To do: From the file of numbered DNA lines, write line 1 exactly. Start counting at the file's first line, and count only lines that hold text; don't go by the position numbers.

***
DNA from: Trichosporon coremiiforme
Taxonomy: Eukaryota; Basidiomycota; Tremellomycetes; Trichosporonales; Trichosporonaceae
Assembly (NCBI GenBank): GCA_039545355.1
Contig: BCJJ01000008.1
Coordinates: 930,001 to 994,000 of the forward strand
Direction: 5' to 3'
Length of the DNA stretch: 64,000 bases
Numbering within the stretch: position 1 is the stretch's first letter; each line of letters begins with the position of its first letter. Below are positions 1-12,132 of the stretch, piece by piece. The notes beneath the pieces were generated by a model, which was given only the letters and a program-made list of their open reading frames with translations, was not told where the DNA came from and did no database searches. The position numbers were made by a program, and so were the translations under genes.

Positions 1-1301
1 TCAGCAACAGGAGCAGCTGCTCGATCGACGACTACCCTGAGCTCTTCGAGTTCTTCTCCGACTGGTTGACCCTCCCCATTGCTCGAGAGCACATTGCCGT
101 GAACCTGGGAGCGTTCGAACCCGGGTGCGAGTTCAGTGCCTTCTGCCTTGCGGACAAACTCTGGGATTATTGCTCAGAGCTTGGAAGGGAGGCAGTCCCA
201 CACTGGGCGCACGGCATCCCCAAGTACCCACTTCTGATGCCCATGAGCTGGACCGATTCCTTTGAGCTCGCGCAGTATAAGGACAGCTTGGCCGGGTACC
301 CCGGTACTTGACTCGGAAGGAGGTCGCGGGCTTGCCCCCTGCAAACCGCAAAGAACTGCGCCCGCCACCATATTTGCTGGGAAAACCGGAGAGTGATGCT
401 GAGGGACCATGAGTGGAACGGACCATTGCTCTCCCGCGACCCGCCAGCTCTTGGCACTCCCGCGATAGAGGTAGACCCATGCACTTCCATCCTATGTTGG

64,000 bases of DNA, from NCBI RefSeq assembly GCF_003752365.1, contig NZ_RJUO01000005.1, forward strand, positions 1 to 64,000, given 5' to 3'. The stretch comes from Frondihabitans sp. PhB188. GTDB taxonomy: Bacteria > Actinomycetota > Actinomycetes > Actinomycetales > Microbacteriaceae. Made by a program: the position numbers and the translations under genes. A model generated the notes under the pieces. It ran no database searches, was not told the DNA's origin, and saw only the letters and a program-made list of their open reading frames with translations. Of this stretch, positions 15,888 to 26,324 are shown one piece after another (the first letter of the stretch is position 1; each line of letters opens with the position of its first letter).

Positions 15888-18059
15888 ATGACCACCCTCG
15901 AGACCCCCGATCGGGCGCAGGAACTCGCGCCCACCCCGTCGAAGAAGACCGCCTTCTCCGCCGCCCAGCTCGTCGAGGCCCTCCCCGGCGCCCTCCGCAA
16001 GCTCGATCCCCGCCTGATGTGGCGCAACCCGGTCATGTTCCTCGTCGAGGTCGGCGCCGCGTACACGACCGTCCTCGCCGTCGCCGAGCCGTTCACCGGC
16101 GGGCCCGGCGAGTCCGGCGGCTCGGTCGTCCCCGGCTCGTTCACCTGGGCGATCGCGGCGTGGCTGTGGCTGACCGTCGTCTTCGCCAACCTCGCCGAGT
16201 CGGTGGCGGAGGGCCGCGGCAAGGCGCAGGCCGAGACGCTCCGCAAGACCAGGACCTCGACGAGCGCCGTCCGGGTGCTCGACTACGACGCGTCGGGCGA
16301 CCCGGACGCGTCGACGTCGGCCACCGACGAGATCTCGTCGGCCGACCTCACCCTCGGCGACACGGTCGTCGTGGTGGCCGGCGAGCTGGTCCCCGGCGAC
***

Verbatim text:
DNA from: Trichosporon coremiiforme